CausesBy Mayo Clinic staff
Testicle pain has a number of possible causes. The testicles are very sensitive, and even a minor injury can cause testicle pain or discomfort. Testicle pain may start in the testicle itself or in the coiled tube at the back of the testicle (epididymis). Sometimes, what seems to be testicle pain is caused by a problem that starts in the groin, abdomen or somewhere else — for example, kidney stones and some hernias may cause testicle pain. The cause of testicle pain can't always be identified.
Causes of testicle pain or pain in the testicle area can include:
- Diabetic neuropathy
- Henoch-Schonlein purpura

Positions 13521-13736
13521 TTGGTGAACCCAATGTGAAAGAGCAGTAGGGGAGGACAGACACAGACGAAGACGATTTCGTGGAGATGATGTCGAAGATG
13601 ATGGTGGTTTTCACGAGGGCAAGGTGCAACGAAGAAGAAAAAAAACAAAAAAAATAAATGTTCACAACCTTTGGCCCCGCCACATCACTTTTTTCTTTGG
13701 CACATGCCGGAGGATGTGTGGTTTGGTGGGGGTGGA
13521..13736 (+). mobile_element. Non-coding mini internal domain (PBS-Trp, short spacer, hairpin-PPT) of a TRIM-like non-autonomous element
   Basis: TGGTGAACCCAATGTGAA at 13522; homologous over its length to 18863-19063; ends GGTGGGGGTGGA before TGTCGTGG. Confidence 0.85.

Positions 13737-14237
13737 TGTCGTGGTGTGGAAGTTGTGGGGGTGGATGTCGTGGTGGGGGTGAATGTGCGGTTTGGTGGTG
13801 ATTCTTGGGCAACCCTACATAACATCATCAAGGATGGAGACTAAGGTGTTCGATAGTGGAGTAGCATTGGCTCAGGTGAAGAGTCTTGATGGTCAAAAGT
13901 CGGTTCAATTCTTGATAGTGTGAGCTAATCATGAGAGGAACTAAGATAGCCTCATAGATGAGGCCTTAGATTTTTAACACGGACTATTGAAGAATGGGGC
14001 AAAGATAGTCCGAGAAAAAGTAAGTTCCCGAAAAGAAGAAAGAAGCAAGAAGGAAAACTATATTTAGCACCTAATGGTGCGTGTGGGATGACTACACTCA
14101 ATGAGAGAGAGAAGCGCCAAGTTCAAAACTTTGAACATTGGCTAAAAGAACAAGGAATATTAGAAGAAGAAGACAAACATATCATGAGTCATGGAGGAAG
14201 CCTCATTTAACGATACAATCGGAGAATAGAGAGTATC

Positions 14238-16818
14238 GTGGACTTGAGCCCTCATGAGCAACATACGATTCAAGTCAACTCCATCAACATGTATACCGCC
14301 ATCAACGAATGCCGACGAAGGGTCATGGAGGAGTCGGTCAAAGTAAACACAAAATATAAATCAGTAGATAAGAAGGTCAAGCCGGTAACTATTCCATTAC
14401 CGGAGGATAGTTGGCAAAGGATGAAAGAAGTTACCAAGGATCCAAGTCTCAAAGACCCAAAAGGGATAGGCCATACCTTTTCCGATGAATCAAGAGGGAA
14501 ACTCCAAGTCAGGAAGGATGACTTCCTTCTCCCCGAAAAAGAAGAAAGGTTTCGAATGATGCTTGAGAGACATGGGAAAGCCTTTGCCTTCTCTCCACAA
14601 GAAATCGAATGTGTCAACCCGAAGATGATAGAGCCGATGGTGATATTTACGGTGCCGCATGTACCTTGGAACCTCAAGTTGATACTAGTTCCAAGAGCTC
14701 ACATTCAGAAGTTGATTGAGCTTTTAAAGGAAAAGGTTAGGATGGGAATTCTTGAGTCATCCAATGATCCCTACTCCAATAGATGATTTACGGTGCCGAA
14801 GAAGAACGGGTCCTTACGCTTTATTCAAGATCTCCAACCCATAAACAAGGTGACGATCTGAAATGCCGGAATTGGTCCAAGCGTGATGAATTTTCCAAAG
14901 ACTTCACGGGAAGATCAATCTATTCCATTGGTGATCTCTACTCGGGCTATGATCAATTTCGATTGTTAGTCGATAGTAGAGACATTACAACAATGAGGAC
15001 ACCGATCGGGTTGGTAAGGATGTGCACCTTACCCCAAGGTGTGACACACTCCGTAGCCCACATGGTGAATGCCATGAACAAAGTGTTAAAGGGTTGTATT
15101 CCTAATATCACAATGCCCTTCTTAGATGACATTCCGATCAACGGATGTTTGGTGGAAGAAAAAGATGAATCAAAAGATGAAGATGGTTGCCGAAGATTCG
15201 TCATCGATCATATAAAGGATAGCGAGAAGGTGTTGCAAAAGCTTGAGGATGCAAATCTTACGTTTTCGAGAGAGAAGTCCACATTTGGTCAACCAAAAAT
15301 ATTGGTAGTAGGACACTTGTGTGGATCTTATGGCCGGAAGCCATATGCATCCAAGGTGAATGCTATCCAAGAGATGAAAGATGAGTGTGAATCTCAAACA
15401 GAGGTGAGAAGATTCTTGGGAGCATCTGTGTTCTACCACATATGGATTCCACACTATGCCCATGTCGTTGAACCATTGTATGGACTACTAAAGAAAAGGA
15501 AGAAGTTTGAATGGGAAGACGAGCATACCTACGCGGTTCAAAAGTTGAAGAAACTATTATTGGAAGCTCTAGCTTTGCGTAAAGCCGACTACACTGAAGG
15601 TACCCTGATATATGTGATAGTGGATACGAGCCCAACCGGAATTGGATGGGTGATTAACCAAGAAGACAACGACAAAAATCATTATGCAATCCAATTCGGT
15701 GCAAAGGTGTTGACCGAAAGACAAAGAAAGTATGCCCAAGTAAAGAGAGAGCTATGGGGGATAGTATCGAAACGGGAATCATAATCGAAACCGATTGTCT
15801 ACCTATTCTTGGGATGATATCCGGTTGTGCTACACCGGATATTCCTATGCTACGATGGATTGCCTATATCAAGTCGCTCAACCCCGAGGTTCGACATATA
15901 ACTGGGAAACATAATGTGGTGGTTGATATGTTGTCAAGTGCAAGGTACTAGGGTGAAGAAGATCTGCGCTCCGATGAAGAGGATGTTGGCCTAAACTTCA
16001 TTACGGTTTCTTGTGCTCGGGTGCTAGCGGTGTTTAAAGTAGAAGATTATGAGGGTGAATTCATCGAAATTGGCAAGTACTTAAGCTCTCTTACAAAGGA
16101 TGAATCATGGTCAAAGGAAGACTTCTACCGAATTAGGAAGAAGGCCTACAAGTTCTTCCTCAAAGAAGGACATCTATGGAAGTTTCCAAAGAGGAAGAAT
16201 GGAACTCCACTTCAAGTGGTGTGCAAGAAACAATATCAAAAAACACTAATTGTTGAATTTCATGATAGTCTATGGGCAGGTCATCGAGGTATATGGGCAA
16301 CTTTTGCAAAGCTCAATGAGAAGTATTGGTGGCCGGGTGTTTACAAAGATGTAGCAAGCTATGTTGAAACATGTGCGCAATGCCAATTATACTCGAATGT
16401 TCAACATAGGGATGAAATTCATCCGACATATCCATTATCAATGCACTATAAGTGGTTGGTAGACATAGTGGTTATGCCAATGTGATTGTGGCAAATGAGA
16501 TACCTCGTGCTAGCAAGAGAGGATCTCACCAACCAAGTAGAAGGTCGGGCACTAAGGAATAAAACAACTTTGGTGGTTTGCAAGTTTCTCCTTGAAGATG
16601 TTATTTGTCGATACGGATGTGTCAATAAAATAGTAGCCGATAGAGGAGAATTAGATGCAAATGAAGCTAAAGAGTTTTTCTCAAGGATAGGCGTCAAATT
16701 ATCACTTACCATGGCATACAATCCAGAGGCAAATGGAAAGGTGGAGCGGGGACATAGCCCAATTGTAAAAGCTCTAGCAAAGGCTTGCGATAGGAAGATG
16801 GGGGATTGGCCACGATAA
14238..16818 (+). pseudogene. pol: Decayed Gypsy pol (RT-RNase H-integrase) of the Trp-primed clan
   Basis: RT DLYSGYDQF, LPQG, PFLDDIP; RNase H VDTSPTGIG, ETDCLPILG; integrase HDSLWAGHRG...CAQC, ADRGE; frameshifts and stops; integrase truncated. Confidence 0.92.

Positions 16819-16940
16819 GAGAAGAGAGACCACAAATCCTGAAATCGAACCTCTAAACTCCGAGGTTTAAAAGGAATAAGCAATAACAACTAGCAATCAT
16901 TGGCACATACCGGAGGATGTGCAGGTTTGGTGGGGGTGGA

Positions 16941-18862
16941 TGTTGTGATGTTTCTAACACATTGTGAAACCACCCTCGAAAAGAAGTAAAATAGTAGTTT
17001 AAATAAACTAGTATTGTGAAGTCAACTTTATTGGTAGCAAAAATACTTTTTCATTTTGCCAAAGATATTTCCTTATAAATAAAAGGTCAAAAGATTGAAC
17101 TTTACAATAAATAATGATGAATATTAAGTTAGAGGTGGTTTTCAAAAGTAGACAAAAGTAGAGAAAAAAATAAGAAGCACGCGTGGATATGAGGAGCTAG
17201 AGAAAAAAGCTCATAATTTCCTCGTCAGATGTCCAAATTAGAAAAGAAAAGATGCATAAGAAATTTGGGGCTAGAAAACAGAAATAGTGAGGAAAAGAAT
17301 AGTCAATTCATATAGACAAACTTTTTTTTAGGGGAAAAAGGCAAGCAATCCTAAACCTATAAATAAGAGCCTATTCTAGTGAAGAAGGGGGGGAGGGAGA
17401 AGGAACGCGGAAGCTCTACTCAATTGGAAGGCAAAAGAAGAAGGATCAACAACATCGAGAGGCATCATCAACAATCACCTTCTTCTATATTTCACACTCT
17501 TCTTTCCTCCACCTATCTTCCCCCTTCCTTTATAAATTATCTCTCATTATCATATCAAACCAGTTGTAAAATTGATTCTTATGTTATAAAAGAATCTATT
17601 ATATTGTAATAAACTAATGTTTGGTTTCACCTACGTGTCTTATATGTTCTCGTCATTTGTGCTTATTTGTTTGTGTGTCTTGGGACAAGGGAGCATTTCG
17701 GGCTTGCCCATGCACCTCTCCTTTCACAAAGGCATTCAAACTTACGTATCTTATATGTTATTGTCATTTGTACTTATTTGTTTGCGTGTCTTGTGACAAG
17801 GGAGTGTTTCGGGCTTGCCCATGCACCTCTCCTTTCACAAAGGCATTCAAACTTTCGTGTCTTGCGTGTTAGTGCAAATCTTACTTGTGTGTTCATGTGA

- Idiopathic testicular pain (unknown cause)
- Inguinal hernia
- Kidney stones
- Retractile testicle
- Scrotal masses
- Testicle injury or blow to the testicles
- Testicular torsion
- Testicular cancer
- Undescended testicle (cryptorchidism)
- Urinary tract infection (UTI)
- Vasectomy: An effective form of male birth control
Causes shown here are commonly associated with this symptom. Work with your doctor or other health care professional for an accurate diagnosis.
- Wampler SM, et al. Common scrotal and testicular problems. Primary Care: Clinics in Office Practice. 2010;37:613.
- Eyre RC. Evaluation of the acute scrotum in adult men. http://www.uptodate.com/home/index.html. Accessed Dec. 13, 2010.
- Keoghane SR, et al. Investigating and managing chronic scrotal pain. BMJ. 2010;341:c6716.
- Brenner JS, et al. Causes of scrotal pain in children and adolescents. http://www.uptodate.com/home/index.html. Accessed Dec. 13, 2010.